In WT mouse salivary glands (Fig. 4), LRBA IF was seen in both acinar (A) and duct cells of the submandibular (4a–c) and parotid glands (4d–f), similar to the exocrine pancreas. In acinar cells, LRBA IF was distributed throughout the cytoplasm in a granular or patchy pattern. In all duct segments, i.e. granular ducts (GD), striated ducts (SD) and intralobular ducts (ILD), LRBA label was more intense than in acini and markedly shifted toward the apical cell pole. Double-IF for Na+/K+-ATPase (green) was chosen to highlight the basolateral plasma membranes specifically of duct cells (Fig. 4b–f). In Lrba-/- mouse control tissues, LRBA IF was absent (Supplementary Fig. S1b).

Figure 5 shows LRBA IF in intestinal epithelia [duodenum (a,a1,a2), jejunum (b,b1,b2), ileum (c,c1) and colon (e,e1,e2)], in accordance with the LacZ staining of Fig. 1. In all tissues in which both, specific LacZ and IF staining were performed, concordant staining patterns of cell types were seen. In enterocytes of the prominent villi (V) of duodenum, LRBA IF was weak and diffusely intracellularly distributed without polarization (Fig. 5a,a1,a2). In the villi of jejunum (Fig. 5b,b1,b2), LRBA IF concentrated in the apical and subapical regions of the enterocyte cytoplasm, opposite to the localization of Na+/K+-ATPase (green) at the basolateral plasma membranes. Also in ileum (Fig. 5c,c1), LRBA IF tended toward the luminal enterocyte cell poles, but was undetectable in tissue from Lrba−/− mice (Fig. 5d). In the crypts of colon (Fig. 5e, e1,e2), LRBA IF labeling was again predominant at the luminal cell side of the colonocytes, opposite to the polarity of the Na+/K+-ATPase.

Differential subcellular distributions of LRBA and NBEA within neurons and endocrine cells

The closest relative of LRBA within the BEACH protein family is Neurobeachin (NBEA). Both proteins are co-expressed in neurons and endocrine cells, and GTP stimulates both to associate with a trans-Golgi-near endomembrane compartment in permeabilised cells in vitro7,12. We therefore investigated by immunogold electron microscopy (EM) whether, in cell types which co-express LRBA and NBEA, their steady-state subcellular localizations are similar or distinct.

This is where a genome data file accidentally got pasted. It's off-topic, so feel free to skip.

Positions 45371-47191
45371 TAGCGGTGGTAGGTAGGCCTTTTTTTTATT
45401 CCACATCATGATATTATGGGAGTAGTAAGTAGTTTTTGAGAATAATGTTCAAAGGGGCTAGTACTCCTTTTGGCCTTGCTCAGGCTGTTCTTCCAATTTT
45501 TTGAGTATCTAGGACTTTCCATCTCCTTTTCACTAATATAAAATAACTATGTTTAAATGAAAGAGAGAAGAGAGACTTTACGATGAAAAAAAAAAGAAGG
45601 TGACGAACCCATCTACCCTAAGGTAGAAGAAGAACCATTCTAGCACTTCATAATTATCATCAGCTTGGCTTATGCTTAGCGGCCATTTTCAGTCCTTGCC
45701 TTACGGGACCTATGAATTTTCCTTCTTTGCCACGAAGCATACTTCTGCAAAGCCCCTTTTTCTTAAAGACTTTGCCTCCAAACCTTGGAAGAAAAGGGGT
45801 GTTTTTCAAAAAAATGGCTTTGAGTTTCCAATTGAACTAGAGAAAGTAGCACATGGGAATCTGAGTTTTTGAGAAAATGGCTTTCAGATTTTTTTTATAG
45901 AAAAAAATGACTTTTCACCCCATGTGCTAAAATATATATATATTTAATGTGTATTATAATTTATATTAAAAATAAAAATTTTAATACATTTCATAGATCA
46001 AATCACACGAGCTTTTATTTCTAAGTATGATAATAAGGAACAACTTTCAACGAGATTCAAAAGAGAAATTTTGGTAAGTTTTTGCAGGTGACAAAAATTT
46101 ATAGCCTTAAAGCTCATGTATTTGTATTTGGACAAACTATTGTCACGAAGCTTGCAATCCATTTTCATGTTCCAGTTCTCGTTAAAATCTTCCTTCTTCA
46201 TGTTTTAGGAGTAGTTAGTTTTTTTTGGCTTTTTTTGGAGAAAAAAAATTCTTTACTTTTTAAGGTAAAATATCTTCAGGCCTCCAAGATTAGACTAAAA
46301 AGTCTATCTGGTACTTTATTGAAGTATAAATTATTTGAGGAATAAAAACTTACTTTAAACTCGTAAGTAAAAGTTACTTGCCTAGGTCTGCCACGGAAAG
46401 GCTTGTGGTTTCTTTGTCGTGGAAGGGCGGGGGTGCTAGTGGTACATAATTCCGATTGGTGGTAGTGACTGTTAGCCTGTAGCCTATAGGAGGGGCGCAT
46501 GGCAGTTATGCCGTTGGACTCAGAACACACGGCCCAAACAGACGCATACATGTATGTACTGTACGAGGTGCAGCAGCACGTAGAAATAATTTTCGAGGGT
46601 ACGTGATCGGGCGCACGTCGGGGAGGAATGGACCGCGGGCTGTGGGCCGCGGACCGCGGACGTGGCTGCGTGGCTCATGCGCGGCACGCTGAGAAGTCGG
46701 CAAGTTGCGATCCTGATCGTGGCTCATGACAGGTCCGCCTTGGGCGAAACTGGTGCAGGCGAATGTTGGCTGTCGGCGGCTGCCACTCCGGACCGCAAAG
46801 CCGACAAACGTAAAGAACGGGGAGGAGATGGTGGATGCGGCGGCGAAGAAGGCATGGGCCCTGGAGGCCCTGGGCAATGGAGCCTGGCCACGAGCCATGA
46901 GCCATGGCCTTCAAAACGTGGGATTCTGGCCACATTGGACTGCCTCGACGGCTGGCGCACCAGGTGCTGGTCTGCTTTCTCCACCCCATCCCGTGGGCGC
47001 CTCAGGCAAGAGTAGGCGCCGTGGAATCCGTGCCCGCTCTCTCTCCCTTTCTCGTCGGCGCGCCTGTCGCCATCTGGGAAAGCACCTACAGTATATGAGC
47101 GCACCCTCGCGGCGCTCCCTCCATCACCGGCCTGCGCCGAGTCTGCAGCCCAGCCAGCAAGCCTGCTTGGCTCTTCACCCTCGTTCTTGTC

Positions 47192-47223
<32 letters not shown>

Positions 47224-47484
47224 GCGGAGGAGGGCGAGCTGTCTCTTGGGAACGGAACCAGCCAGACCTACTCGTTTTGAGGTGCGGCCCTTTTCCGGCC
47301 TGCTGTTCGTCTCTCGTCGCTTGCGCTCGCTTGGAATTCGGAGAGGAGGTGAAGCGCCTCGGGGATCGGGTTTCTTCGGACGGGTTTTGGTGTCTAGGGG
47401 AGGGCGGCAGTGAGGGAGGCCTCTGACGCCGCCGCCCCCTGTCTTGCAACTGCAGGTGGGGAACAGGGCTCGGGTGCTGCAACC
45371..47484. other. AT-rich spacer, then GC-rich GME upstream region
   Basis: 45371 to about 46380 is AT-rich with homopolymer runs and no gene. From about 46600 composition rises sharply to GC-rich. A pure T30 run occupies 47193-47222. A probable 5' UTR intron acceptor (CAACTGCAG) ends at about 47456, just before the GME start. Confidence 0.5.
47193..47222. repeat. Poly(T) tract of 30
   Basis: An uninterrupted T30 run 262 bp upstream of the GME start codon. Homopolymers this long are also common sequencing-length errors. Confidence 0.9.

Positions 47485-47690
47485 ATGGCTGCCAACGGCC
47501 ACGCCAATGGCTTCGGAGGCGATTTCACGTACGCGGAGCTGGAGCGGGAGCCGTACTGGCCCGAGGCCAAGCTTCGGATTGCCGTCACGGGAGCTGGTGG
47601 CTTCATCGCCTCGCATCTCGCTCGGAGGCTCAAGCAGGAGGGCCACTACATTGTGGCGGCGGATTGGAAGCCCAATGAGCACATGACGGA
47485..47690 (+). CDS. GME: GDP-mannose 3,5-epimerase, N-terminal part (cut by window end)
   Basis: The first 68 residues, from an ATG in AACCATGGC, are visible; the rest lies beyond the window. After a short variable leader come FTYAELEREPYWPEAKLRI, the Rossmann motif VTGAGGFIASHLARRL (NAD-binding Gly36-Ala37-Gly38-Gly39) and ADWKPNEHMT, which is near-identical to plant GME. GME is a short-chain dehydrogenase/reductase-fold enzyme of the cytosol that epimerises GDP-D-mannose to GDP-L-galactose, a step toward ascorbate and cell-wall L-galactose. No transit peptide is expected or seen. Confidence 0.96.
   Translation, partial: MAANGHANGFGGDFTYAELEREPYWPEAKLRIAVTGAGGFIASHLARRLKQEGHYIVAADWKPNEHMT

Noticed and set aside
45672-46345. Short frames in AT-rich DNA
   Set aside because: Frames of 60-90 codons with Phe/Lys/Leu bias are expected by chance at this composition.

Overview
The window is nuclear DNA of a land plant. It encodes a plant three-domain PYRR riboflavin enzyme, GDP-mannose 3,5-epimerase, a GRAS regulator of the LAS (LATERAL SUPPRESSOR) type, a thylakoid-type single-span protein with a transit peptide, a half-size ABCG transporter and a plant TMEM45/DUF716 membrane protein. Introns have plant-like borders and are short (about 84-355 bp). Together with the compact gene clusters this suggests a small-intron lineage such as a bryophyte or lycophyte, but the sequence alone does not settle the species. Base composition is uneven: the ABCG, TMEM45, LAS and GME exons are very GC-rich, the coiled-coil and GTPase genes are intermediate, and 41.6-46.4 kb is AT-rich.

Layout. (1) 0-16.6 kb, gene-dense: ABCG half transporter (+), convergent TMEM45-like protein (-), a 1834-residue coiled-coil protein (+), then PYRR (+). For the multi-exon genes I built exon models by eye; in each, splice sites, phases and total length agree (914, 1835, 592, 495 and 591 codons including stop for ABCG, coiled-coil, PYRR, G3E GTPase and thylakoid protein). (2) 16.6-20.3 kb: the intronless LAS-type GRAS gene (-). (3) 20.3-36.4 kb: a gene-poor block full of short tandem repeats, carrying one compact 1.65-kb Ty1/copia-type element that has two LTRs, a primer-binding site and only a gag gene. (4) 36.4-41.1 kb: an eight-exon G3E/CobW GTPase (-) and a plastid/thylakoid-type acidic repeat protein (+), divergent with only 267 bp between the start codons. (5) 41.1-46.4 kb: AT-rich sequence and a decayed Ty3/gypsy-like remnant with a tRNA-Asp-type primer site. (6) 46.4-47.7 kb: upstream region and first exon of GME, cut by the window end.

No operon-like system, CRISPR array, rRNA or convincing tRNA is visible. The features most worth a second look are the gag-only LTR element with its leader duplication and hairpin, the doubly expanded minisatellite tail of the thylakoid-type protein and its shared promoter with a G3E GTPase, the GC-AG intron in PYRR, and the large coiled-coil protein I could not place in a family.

In Purkinje cells and other neurons, NBEA is strikingly associated with vesiculo-tubulo-cisternal endomembrane profiles, concentrating at the concave faces and margins of Golgi stacks12 (Supplementary Fig. S2a). In contrast, LRBA immunolabel was seen scattered throughout the Purkinje cell cytoplasm (Fig. 6a) and extending into dendrites (Fig. 6b), with occasional association with endomembranes (arrowheads) but no enrichment near Golgi complexes (see a curved Golgi stack at the top and a flat stack in the middle of Fig. 6a). Virtually no labelling was seen in specimens from LRBA-KO mice processed in parallel (Supplementary Fig. S2b). Further documentation of LRBA immunodecoration specificity can be seen in Supplementary Fig. S2c, which again shows strong, evenly distributed labelling of Purkinje cell cytoplasm while neighbouring Golgi cells are unlabelled, consistent with the Purkinje cell-specific LRBA expression in cerebellum shown by LacZ histochemistry in Fig. 2i.

Figure 6
figure 6

Immuno electron microscopy demonstrates differential subcellular distributions of LRBA and NBEA. Pre-embedding immunolabelling with anti-LRBA (a–c) or anti-NBEA (d,e) was followed by nanogold-conjugated secondary antibody and silver-enhancement. (a) Purkinje cell cytoplasm with two Golgi complexes (top and center) and occasional association of LRBA immunolabel with endomembranes (arrowheads). See also Supplementary Fig. S2c. (b) Cross-sectioned Purkinje cell dendrite (LRBA-positive) surrounded by the largely LRBA-negative neuropil of the molecular layer of the cerebellum. (c) Adrenal chromaffin cell with a typical, convoluted paranuclear Golgi complex; LRBA immunolabel is scattered throughout the cytoplasm, slightly enriched near the concave face of the Golgi complex. See also Supplementary Fig. S2d. (d) Adrenal chromaffin cell; NBEA immunolabel is strikingly enriched in the concave space of the Golgi complex. See also Supplementary Fig. S2e. (e) Close-up of a chromaffin cell shows NBEA immunolabel decorating the lumen of a lysosome-like organelle (broad arrowhead) whereas another putative lysosome to the left is NBEA-negative; and an aggregate of small vesicles and diffuse material (slim arrowhead). Such an aggregate is also pointed out by an arrowhead in part (d). See also Supplementary Fig. S2f.